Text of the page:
Contact points in the study are defined by a “person-minute” of contact, or the number of minutes a person stands within six feet of proximity from someone else while boarding an aircraft. The more of these person-minutes were recorded in each of the team’s roughly 16,000 simulations – simulations that varied the parameters of walking speed, proximity, number of people, etc., then ran the data through a Frontera supercomputer – the higher the infection probability.

These simulations were then tested through several boarding patterns: front-to-back, back-to-front, through six boarding zones and random boarding through one zone. “It turns out, the one-zone, random boarding model eventually results in a lower number of contacts,” Dr Namilae said. “Other patterns tend to increase the time a passenger waits in close proximity to fellow travellers.”

In simulations that assume full capacity of an Airbus 320, 43,000 person-minutes of contacts were recorded in the random boarding model compared to 60,000 person-minutes for six-zone boarding, 90,000 person-minutes for back-to-front boarding and even higher for the front-to-back boarding pattern.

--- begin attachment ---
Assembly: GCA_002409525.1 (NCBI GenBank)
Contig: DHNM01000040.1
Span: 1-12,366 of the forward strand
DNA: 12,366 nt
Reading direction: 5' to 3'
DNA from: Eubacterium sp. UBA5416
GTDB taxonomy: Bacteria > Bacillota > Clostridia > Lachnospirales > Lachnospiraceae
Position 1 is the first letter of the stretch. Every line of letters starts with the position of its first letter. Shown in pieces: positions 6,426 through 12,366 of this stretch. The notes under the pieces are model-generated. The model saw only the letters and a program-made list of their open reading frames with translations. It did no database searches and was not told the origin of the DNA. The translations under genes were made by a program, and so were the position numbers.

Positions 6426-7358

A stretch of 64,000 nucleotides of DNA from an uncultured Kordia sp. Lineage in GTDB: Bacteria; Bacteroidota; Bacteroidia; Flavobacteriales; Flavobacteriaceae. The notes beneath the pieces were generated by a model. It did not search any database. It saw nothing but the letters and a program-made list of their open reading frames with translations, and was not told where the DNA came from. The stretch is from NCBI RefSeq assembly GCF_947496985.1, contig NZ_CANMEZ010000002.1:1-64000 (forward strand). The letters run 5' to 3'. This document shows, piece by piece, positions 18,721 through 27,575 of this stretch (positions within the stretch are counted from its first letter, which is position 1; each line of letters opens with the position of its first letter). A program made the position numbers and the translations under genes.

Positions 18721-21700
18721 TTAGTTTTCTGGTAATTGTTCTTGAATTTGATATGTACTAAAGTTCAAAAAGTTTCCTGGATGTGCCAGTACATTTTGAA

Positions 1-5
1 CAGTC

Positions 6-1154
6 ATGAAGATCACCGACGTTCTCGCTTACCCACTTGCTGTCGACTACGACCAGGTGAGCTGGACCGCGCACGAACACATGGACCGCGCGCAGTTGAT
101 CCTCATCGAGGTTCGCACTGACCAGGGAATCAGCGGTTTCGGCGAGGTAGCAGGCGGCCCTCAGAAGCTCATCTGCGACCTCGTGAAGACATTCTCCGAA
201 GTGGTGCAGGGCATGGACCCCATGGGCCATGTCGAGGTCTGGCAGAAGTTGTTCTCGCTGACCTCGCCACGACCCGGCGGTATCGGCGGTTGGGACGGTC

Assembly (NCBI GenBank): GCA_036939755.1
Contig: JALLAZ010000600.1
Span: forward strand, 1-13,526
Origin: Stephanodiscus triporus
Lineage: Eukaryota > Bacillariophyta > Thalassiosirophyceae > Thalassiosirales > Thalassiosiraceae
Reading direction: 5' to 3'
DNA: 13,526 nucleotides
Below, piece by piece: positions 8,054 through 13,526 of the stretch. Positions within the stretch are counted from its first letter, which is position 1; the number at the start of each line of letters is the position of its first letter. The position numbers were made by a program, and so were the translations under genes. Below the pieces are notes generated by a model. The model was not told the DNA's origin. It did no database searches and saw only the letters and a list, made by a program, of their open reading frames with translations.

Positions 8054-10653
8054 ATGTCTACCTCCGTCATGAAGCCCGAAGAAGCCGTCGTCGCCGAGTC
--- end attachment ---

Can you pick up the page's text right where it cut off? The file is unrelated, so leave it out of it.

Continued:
“Our analysis indicates that airlines that changed to a back-to-front boarding policy erred, exposing passengers to substantially higher infection risk than their original procedures,” said Mr Srinivasan. “This result shows that good intention is not a substitute for good science when it comes to determining policies.”

The policy of some airlines to keep middle seats unoccupied, though, he added, proved effective in significantly reducing infection risk – as proven by the team’s simulations, which included scenarios in which middle seats were left occupied or empty. While demand levels are low that is fine, but how long airlines can afford to fly with empty seats as demand picks up is uncertain.

Economics are a consistent consideration in these simulations, acknowledged Dr Namilae. Transporting passengers in multiple smaller aircraft, for example, was shown to pose a lower risk of infection to passengers than if one larger aircraft was used. The key, however, is finding a middle ground – and for Dr Namilae and his team, that conversation has to begin with the boarding process.

“There’s evidence of a lot of diseases, such as tuberculosis and SARS, being transmitted on airplanes and in air travel,” he said. “Boarding is one of the critical aspects of air travel that contributes to the spread of diseases. Any steps we can take to reduce the spread would help.”